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Eve ry a L e g M e m o ry a cy, W Be co hen P mes l a nt ed 4750 Lindle Road Harrisburg, PA 17111 717.233.0221

Conserving for Tomorrow...Today! www.centralpaconservancy.com

ay! Tod . . . rrow mo o T r g fo rvin e s Con


About CPC HOW we do it...

we do...

WHAT

Our mission is to conserve natural resources and open space for the benefit of current and future generations through the acquisition and protection of land in the Central Pennsylvania region.

•Education •Conservation Easements •Land Acquisitions

•Conservation Landscape Visioning, helping municipalities and citizens understand appropriate land use •Serving as caretakers of over 2,000 acres of land •Purchasing critical lands for permanent protection

For the health of the community

WHY we do it...

•Clean and Abundant Water •Clean Air •Areas for Recreation •Preserve our Landscape/Viewsheds •Sustainable Local Food Sources (“buy fresh, buy local”) •Preserve the unique character of our Community •Balance growth with Natural Resource Preservation

A conservationist is on e who is hu mbly a wa re that with ea ch stroke he is writing his sign atu re on the fa ce of the la n d .

- Aldo Leopold


Su pport CPC Your Legacy... For many of us, saving the places that enrich our lives is reason enough to support conservation. But much more is at stake. Ensuring that our natural areas are preserved is critical to the quality of: •the air we breathe •the water we drink •the food we eat The natural places we have cherished for generations are disappearing at an accelerated pace and the window of opportunity to reverse this trend is rapidly closing. We will need considerable resources to protect Pennsylvania. Every year we must raise a minimum of $260,000 before we can begin any of our projects. Ask yourself what is your legacy? Are you interested in leaving behind the Pennsylvania you know and love? Please make a pledge, send a donation or consider one of our many planned giving options to help ensure that the Pennsylvania you love remains for future generations.

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www. ce nt ra l pa con s e rva n cy. org


Ou r Pa st... In the early 1970’s, the Central Pennsylvania Conservancy, was simply a motivated group of concerned citizens passionate about their local environment. At the time, known as the Stony Creek Valley Coalition, they came together and fought to keep the construction of a hydroelectric facility out of the pristine wooded watershed of Stony Creek. In order to raise the funds necessary to fight the construction of the new facility the Stony Creek Valley Coalition began running a recycling operation in Colonial Park. When the proposal to construct the hydroelectric facility was victoriously defeated, members of the Stony Creek Valley Coalition remained together and incorporated as the Central Pennsylvania Conservancy in October of 1981 with the purpose of continuing and promoting recycling efforts. While focused on area recycling, members of CPC became increasingly more aware of the need for a regional open space preservation agency as the blight of insufficiently regulated development spread through the area. In 1990, when the municipal recycling law went into effect and it became more convenient for residents to recycle at their curbside, CPC turned it focus to land protection.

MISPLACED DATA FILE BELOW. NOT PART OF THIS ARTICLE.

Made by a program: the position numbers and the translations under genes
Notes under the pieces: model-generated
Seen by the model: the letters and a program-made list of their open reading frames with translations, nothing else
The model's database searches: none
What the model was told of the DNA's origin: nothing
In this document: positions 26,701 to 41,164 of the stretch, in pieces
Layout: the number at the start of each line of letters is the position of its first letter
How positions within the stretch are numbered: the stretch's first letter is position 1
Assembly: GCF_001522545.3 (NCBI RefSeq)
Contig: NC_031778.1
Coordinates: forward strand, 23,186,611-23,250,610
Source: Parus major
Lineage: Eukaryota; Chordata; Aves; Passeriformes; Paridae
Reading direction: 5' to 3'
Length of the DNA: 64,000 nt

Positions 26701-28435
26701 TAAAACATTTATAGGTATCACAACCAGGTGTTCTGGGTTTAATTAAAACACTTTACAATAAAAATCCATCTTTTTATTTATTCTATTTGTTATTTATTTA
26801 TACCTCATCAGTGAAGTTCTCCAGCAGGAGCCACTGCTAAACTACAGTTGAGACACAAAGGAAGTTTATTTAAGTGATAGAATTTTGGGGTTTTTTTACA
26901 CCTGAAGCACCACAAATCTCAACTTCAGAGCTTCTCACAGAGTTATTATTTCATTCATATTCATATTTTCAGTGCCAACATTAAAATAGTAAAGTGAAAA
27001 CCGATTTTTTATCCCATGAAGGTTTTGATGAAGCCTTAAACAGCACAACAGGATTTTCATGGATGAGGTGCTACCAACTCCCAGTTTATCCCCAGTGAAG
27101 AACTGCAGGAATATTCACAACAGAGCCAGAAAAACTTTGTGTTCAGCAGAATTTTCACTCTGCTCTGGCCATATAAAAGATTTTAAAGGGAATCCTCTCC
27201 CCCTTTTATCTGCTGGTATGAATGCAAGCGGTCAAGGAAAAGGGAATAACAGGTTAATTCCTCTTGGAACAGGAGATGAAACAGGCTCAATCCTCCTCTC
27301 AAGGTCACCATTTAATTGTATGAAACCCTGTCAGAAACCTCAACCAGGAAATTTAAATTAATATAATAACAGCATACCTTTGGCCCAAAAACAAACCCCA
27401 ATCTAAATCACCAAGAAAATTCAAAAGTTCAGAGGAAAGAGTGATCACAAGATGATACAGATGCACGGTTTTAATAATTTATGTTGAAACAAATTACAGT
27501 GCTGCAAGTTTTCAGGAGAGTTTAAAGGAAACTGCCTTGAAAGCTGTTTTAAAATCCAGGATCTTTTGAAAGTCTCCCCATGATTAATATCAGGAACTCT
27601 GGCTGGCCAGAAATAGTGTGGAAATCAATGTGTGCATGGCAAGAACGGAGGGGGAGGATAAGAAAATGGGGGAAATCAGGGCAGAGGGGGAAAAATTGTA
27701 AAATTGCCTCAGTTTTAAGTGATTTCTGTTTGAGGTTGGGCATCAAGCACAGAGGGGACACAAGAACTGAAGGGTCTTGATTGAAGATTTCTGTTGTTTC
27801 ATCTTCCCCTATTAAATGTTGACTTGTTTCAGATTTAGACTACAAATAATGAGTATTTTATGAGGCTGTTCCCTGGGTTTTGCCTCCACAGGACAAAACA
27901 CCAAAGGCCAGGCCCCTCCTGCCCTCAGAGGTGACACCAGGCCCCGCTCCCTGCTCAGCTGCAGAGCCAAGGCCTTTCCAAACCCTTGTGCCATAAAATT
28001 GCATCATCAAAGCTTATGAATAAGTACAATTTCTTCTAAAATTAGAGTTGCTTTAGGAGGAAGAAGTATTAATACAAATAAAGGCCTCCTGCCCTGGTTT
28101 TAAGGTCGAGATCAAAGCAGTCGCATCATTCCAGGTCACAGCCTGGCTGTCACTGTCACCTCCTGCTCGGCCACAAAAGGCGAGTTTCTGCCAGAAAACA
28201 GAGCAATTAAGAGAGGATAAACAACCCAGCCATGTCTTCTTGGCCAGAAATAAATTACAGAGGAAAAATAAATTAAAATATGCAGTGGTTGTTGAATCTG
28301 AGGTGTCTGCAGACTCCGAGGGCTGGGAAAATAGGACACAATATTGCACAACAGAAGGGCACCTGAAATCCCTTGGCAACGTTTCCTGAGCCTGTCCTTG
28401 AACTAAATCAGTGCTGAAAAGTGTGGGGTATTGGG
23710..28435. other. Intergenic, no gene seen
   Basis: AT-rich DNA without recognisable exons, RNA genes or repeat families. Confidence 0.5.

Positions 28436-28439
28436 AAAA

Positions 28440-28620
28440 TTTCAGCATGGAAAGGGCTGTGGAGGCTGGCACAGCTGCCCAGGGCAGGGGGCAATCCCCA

Pennsylvania has the fifth highest amount of acreage lost to development and ranked only 48th among all states in population growth during the 1990s. Development pressure in Pennsylvania as a whole and in our backyards is being felt at an unprecedented rate. Cumberland County alone is losing land at a rate of 9 acres per day, 365 days a year. For too long, Pennsylvanians have assumed that the farms, forests, and ridge-tops were permanent fixtures in our landscape. In reality, 80 percent of the remaining undeveloped acreage lacks any real protection or conservation status. In light of this fact and the high rate of development, the pressures on undeveloped landscapes and open spaces will face increased peril. Most of the land use decisions that Pennsylvania the conserve our cherished natural areas are made at the local level. This is why, we, as your local land trust urge you to consider conserving for tomorrow‌today! -Pennsylvania Wildlife and Wild Places An Outdoor Heritage in Peril, 2003

Since then, CPC has expanded its land protection efforts in central PA, preserving over 3,400 acres.